Using C. elegans to investigate the transgenerational effects of ethanol and to genetically repair a gait transition impairment in dopamine-deficient animals

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2019-12

Authors

Guzman, Dawn Marie

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Abstract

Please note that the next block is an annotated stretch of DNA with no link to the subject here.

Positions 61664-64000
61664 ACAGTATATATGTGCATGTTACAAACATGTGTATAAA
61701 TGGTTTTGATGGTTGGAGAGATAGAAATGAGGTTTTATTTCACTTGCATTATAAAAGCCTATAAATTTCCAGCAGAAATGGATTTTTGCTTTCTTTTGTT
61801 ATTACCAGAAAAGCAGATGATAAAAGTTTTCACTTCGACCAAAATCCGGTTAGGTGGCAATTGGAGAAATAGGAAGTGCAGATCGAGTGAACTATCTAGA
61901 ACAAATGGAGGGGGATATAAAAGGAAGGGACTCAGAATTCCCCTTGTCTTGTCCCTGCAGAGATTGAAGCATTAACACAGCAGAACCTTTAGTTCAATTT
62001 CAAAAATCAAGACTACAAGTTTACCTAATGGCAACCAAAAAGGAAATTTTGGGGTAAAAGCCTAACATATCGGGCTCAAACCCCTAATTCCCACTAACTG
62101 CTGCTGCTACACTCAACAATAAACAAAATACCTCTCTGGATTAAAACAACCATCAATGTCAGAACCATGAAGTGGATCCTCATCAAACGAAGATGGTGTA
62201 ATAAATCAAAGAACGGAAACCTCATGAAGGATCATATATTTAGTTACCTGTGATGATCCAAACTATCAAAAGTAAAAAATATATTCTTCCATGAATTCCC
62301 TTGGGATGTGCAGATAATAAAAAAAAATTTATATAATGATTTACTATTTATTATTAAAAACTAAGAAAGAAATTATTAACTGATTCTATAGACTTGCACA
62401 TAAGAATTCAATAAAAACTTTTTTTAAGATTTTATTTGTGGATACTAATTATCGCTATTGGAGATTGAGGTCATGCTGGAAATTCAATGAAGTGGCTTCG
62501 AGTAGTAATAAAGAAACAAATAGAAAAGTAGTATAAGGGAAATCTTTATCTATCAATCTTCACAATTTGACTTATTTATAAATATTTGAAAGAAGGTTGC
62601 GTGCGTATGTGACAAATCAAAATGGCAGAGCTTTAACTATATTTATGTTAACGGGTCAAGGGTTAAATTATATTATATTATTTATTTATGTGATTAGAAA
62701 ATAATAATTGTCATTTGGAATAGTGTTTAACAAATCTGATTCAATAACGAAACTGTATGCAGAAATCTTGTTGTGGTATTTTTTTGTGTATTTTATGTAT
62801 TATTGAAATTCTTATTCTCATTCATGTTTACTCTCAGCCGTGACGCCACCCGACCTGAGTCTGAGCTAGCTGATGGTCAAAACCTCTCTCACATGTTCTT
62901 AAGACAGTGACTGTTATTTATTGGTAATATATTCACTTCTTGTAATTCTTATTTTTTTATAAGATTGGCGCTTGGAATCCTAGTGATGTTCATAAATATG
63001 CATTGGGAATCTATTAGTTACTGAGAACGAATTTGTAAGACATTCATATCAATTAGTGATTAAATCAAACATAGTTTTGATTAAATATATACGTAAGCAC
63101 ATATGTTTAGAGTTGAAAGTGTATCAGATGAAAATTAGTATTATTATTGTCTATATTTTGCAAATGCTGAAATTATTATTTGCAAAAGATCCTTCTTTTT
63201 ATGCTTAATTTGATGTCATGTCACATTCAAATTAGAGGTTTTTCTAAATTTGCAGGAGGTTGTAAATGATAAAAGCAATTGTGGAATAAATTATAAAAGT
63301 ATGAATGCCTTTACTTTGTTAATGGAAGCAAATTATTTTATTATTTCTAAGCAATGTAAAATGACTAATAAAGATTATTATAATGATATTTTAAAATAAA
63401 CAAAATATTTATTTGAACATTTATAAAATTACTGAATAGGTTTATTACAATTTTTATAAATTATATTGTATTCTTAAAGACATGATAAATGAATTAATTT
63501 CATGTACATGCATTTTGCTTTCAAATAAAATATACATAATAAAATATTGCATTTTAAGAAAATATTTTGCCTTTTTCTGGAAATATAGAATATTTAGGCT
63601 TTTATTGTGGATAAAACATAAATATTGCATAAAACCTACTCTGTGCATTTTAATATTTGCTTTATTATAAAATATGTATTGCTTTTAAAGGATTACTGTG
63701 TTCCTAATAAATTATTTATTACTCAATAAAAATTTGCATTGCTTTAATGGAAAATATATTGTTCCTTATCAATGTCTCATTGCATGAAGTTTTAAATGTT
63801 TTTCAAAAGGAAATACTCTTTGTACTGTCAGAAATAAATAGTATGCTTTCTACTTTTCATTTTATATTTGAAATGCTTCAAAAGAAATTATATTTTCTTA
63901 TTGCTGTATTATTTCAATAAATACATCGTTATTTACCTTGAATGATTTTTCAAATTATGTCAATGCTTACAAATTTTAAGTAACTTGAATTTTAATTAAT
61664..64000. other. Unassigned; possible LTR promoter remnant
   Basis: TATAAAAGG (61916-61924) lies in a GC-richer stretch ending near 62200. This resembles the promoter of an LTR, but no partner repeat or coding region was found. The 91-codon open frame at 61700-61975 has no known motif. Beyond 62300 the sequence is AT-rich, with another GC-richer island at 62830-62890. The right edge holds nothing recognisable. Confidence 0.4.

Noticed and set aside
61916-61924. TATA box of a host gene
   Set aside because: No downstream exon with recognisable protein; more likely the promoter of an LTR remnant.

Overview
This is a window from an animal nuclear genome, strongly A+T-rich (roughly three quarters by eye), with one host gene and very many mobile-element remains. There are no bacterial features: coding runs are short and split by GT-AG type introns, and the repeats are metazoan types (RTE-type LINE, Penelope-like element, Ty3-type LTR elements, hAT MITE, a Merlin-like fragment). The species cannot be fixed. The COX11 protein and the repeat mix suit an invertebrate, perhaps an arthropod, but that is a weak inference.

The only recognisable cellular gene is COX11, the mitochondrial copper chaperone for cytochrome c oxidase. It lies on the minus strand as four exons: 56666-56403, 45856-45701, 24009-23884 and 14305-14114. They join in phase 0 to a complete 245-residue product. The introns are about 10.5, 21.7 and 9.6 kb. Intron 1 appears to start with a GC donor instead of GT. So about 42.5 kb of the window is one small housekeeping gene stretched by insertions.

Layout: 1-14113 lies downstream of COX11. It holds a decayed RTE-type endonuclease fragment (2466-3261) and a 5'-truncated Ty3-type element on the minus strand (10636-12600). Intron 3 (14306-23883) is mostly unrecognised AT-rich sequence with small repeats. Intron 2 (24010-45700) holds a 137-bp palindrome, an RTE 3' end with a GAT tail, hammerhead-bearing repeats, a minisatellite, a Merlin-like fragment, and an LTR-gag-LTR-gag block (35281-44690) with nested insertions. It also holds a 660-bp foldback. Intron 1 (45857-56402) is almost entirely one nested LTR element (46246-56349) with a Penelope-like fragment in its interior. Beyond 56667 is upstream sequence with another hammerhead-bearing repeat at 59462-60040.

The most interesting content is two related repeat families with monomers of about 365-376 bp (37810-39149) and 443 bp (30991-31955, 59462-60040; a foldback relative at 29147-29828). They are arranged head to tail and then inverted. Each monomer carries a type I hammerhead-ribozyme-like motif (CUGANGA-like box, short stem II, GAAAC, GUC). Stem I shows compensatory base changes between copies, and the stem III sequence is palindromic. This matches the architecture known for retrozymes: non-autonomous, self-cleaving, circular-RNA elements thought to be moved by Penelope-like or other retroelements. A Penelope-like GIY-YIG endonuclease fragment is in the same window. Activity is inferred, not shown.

The nematode Caenorhabditis elegans offers several valuable tools for studying a range of topics in neuroscience and genetics. In this thesis, I specifically exploited the genetic tractability, short generation time, and well-characterized locomotor behaviors of this roundworm to carry out two different projects. For my first project, I investigated the transgenerational effects of ethanol exposure in C. elegans. Parental exposure to certain environmental triggers (stress, toxins, etc.) can alter the phenotypes of unexposed offspring, sometimes persisting for multiple generations. Because alcohol use disorders in humans have a heritable component which is not yet fully understood, I set out to test the effects of ethanol (EtOH) exposure on EtOH sensitivity in subsequent generations. We tested nine cohorts that included an EtOH line derived from female hermaphroditic worms continuously exposed to 24 hours of EtOH during beginning adult stage, as well as a Control line derived from untreated worms. We found that first, second and third generation worms (F1-F3) in the EtOH line showed a minor trend toward resistance to intoxication relative to the Control line. We also tested four cohorts exposed to EtOH for the same time window but intermittently, and found that worms in the EtOH line showed a trend towards hypersensitivity relative to control. I discuss the complexities of these weak transgenerational inheritance patterns, and how they may be influenced by environmental, timing and testing factors to be considered for future investigations. For my second project, I uncovered novel mutations that suppressed a locomotor defect in dopamine-deficient worms. Without dopamine, these worms exhibit motor deficits analogous to those in humans with Parkinson’s Disease. Dopamine-deficient mutant worms are temporarily immobilized when attempting to transition from swimming to crawling. By conducting a forward genetic screen on the dopamine-deficient mutant cat-2, I isolated new mutants that suppressed the abnormal motor transition in these animals. Further behavioral and pharmacological characterization of dopamine-dependent phenotypes of these cat-2 suppressor (ctsp) mutants suggests how their physiology may be altered to suppress the motor transition defects. Future mapping and cloning of the causal suppressor mutations may reveal new targets for treating Parkinsonian motor deficits.

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